My memory starts with an old man.
He wears a dark blue gown, trimmed with off-white fur. Both of his hands grasp a long shepherd’s staff, and his white beard flows in the imaginary breeze. His long blue cap, also flowing, is decorated with constellations.
This is Father Christmas and he is staring at me from a German billboard advertisement.
I look from the advertisement to my plate of latkes, fried potatoes pancakes. I wonder why someone put applesauce on my plate to go with it.
My mother calls, and I quickly stumble (seven-year-olds don’t walk as much as stumble) across the cobblestones to rejoin my family.
We only visit the Trier Christmas market once a year, and I don’t want to ruin anything.
We pass rows of wooden stalls which display carved toys, Christmas decorations, and even chocolate-covered frozen fruit. My dad buys a chocolate-covered banana for my sister and I to share.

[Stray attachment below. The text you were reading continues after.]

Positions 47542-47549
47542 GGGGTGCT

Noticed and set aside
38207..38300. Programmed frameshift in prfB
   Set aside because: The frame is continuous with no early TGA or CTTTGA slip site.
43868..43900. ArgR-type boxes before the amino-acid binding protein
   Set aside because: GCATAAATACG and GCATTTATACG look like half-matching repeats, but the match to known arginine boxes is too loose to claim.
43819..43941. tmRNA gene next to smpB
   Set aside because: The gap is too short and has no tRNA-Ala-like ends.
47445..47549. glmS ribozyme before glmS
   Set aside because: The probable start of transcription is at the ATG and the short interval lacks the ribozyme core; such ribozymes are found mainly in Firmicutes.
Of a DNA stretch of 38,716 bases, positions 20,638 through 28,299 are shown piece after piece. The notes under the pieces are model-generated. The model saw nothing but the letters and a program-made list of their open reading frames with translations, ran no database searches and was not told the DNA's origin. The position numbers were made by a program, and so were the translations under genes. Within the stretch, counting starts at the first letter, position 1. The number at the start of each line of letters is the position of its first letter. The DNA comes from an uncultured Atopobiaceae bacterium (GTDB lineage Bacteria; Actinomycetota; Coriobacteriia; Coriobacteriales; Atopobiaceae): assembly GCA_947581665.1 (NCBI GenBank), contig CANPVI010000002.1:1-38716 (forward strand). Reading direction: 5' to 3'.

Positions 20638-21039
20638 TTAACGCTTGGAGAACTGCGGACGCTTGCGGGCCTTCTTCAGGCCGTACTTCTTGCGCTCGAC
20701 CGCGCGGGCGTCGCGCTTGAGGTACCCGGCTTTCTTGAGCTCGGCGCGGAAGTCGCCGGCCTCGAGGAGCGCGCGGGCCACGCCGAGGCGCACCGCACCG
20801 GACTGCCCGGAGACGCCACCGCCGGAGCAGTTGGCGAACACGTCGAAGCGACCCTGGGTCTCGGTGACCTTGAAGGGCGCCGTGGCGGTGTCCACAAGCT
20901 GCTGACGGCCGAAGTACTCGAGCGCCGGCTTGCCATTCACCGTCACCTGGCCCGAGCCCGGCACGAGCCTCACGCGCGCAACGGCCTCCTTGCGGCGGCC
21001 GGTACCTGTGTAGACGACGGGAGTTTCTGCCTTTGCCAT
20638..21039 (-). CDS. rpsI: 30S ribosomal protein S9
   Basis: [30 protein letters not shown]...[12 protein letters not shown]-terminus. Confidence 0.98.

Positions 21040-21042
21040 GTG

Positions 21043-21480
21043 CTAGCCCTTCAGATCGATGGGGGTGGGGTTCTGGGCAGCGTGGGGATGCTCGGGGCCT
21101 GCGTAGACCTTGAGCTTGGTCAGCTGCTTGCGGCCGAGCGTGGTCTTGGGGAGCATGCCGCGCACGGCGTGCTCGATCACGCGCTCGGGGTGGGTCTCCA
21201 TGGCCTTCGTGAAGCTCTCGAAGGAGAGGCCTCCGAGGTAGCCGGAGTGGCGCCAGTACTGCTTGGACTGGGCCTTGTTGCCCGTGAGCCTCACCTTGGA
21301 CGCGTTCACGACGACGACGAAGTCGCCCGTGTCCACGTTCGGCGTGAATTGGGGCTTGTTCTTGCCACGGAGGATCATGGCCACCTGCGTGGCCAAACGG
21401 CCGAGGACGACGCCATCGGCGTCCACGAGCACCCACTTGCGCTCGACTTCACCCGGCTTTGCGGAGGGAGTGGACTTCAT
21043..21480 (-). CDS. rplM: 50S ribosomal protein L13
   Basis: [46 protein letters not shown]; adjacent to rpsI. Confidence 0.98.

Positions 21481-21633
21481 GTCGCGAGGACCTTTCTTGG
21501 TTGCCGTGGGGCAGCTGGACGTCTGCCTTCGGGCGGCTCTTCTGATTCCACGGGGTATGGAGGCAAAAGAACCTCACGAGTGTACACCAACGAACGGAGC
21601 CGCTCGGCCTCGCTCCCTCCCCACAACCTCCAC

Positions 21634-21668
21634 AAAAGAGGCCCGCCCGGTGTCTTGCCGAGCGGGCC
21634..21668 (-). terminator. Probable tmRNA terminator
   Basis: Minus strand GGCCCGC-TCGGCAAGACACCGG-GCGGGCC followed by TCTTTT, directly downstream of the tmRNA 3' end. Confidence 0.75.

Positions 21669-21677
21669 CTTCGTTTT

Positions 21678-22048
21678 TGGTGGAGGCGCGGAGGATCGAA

Jaunty Christmas music with German lyrics I cannot decipher drift alongside us as we walk.
No matter how far we venture into the forest of stalls, I can always feel the buildings above us. Houses with shingled green roofs, a shopping mall front, and a cathedral tower stare down at the marketplace like benevolent giants.
Once my family finishes eating, we make our way toward the tower. I don’t know it at the time, but I’m about to enter the oldest cathedral in Germany.
Inside, everyone stops talking.
No one tells us to be quiet, but the cathedral’s interior commands silence. The red stone walls seem immovable, the reliefs engraved on them radiate solemnity.
The ceiling arches are so high up I feel less like an ant, more like a dust mite.
Yet I don’t feel frightened; the twinkling prayer candles and the mid-afternoon sunlight create a sense of peace.
Moving through this cathedral, I feel I am in the presence of something powerful yet safe.
Very real, very powerful, very present.